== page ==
It's that time of year: coughing, sneezing and fever. But some people are also showing signs of norovirus. Health professionals tell YNN's Katie Cummings how you can tell the difference and prevent yourself from getting sick in the first place.
BUFFALO, N.Y. — As you gathered with family this past holiday, you may have also been sharing the table with germs.
The Erie County health department says it’s a peak time for norovirus and flu season. One Buffalo clinic has seen a recent spike in people with flu-like symptoms, coughing, sneezing and fever.
“Twenty-five to 30 patients with these kinds of complaints. Before Christmas. You know, we would see maybe 10 a day so easily it's doubled or tripled in volume," said Christopher Pease, Immediate Care physician's assistant.
As for norovirus, Pease says there is no solid way to diagnose it; just treat the symptoms. He says he's seen an increase in norovirus as well.
"It primarily causes you know diarrhea, vomiting, belly pain, nauseousness," said Dr. Gale Burstein, Erie County Health Commissioner.
Burstein says some people confuse the two illnesses, but they are very different. The flu is airborne and norovirus is transmitted in other ways.
"Somebody who's infected with norovirus might have it on their hand for some reason and you shake their hand and you might not even realize how many times a day that you touch your face, including your mouth, and so you can infect yourself," said Burstein.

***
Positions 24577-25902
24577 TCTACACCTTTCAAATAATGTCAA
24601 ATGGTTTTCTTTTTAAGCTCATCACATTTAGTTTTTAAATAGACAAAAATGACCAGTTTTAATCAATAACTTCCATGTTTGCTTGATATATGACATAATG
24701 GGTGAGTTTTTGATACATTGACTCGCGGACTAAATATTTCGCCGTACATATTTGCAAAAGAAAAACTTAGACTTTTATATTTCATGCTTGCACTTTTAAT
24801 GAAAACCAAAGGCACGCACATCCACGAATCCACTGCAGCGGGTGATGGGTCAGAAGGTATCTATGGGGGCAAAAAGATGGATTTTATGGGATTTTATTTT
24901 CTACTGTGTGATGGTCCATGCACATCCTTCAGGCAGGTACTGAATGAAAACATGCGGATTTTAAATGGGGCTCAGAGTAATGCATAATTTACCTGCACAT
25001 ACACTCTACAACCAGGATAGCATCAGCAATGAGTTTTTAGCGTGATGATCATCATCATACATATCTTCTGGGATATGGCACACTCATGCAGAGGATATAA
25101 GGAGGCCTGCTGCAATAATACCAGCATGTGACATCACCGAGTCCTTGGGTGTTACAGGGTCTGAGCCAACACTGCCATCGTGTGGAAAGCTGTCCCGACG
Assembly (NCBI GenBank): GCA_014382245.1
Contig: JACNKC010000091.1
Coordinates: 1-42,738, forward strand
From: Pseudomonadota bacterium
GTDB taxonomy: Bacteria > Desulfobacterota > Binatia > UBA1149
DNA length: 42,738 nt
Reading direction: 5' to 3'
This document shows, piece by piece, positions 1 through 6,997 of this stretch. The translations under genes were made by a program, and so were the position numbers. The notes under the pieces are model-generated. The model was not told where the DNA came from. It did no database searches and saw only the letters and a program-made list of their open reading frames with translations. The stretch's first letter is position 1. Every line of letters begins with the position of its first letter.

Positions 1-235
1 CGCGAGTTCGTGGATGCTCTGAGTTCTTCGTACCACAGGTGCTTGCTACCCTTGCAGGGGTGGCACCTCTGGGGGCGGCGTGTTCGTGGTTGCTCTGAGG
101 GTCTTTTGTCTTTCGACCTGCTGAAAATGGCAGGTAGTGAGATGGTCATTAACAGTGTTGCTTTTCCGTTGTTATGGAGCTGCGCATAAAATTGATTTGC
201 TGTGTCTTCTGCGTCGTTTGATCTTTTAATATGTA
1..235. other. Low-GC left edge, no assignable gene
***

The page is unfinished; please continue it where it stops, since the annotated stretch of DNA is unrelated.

Both health professionals say the best way to prevent the virus is to wash your hands thoroughly.
"I give my kids like the 20 second rule or singing old McDonald or something like that before you’re done washing your hands, but make sure you do a good job washing your hands with soap and water," said Burstein.
"Sneezing or coughing into the elbow, frequent hand washing, a little bit of self isolation," said Pease.
Staying away from loved ones can be hard during this time but both say it’s best since you could still be contagious and not know it.
"You can start to shed virus like a day or two before you start to feel ill and a week or two after your start to feel better," said Burstein.
"Usually we're keeping people out of work or school until they're able to go 24 hours without a fever that's untreated,” said Pease.
There’s no vaccine to prevent norovirus but Burstein say it's still not to late to get a flu shot.